If you are still tracking keyword rankings, you may be in the minority, or at least in a dying majority.
Late last year, Dr. Pete posted a blog post highlighting the 25 standalone features of search engine ranking pages. Now, you won’t see all of these features on a single SERP, but you will see them all on some type of SERP. He categorizes these SERP features into 5 major categories:
- Local SERP features
- Advertising and paid results
- Knowledge graph features
- Vertical search results features
- Miscellaneous features
I think these are categorized this way for a reason. It indicates that Google may be placing a higher level of importance on three types of searches – local, knowledge-based, and vertical. Unfortunately, the lines can be blurred between these three. A searcher, for instance, may be searching for information on the Gettysburg Civil War battlefield. That search query could lead to local search results, knowledge-based results about civil war battlefields in general or the Gettysburg Civil War battle in particular, and it could lead to vertical features such as videos being included. You might even see some miscellaneous features like site links and authorship markup.
What’s all this mean? One thing it means is that your search results may not all be strictly keyword-based. Even if they are, you can’t tell what kind of traffic you’re getting from targeting specific keywords because Google isn’t telling you.
What metrics should you look at instead? Here are three metrics I suggest paying closer attention to:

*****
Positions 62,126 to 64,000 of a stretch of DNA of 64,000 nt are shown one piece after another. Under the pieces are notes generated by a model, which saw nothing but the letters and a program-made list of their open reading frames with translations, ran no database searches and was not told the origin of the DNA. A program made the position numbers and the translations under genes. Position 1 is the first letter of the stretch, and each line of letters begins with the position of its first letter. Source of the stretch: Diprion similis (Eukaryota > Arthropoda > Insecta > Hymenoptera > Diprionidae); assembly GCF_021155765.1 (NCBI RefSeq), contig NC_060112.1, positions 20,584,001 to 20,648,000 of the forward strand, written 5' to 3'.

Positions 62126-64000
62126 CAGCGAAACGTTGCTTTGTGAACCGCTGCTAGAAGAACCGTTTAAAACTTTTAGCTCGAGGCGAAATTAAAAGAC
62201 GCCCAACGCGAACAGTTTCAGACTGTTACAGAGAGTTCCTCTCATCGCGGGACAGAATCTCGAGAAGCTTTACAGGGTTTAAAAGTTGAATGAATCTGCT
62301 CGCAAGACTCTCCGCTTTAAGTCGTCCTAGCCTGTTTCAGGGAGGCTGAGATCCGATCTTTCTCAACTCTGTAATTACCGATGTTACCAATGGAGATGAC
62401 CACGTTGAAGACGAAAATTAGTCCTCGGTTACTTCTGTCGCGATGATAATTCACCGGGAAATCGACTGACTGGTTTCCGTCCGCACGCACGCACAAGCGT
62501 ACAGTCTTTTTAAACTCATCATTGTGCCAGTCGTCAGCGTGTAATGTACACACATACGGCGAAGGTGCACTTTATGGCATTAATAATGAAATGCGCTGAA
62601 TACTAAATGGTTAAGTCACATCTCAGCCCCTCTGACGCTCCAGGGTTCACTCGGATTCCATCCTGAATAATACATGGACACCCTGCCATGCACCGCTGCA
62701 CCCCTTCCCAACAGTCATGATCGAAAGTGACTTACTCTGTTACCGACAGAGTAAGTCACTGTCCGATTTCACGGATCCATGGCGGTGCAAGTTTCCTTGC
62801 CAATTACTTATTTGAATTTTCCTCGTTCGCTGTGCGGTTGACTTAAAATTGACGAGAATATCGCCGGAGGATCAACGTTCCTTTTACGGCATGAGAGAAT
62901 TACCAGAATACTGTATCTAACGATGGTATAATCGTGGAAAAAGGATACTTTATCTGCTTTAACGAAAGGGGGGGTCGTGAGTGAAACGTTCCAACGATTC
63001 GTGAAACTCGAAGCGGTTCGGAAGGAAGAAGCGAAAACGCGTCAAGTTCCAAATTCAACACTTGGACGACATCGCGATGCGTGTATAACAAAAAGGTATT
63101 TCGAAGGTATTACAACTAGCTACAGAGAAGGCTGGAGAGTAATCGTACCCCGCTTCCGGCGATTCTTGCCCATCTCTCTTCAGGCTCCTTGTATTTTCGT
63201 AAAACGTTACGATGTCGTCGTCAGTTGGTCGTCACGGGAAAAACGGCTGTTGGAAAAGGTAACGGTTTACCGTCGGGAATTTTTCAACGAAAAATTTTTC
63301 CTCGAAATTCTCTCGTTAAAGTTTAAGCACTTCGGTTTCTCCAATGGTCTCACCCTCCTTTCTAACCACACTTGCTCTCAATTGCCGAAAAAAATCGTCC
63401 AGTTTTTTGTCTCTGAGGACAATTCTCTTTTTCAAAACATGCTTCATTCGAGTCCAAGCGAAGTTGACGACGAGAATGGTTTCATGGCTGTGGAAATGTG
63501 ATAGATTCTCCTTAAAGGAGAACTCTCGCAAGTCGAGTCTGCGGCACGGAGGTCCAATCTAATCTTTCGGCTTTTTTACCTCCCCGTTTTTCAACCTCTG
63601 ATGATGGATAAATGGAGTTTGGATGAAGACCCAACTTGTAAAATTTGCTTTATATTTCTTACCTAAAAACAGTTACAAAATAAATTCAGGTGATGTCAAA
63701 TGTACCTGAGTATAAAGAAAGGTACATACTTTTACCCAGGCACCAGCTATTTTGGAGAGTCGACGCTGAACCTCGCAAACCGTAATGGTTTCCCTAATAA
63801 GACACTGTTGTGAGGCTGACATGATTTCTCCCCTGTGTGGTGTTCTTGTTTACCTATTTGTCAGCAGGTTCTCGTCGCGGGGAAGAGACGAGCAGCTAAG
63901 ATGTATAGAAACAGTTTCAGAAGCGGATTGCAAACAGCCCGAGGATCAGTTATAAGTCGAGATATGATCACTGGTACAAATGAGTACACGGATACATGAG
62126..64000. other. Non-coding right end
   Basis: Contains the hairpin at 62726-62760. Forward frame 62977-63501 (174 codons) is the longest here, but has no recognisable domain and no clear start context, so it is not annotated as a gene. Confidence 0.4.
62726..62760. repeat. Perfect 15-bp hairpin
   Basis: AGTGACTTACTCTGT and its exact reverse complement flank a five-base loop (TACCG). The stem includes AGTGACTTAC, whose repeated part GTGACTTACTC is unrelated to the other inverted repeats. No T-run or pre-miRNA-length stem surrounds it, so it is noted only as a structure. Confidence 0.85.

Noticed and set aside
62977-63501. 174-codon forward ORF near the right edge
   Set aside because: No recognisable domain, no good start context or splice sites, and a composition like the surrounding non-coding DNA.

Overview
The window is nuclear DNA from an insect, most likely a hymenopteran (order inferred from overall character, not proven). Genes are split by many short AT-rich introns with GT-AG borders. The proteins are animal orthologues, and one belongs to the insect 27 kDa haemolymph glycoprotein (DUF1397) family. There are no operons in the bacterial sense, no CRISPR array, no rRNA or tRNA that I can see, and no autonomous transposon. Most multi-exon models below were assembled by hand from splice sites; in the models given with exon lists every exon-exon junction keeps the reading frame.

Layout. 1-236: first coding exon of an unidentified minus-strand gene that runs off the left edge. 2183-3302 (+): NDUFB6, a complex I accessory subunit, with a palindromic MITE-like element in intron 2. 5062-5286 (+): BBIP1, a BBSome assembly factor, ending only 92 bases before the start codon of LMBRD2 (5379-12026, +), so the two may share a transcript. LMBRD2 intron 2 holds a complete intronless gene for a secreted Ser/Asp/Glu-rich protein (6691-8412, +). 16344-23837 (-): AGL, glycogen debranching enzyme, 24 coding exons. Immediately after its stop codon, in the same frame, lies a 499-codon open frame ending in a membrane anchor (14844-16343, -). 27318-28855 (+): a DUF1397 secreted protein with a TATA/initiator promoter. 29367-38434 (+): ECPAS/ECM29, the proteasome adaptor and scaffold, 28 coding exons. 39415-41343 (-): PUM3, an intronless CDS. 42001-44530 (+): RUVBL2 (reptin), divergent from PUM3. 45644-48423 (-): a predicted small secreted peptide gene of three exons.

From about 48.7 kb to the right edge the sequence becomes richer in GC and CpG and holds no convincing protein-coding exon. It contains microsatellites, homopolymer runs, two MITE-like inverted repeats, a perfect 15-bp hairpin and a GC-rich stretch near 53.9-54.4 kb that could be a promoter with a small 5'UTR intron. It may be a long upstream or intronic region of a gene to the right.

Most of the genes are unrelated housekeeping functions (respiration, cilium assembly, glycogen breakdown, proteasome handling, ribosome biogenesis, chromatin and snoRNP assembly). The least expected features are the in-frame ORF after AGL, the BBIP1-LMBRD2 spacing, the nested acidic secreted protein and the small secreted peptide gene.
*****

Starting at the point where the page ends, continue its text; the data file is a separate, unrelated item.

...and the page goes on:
- Total Reach – This includes traffic from all sources and can even be broken down into social media reach for each of your social media accounts.
- Endorsements – Sometimes also called citations, you should track when your brand is mentioned anywhere on the Web even if there are no links associated with those endorsements or citations.
- Key Performance Indicators (KPIs)– What are your business goals and how are your Internet marketing efforts helping you reach them?
These are all important metrics and you measure them for different reasons. Your reach tells you whether you are penetrating the market deep enough. If not, you should look for opportunities to expand your reach. Endorsements and citations tell you who is talking about you and what they are saying, but it can also tell you if you are getting the buzz you deserve. Besides, Google is probably ranking certain web pages based on these endorsements. Finally, your ROI is directly related to your KPIs. If you don’t have goals, you don’t know if you are reaching them.
Online marketing is changing. You need to develop a strategy and get away from following specific keyword phrases.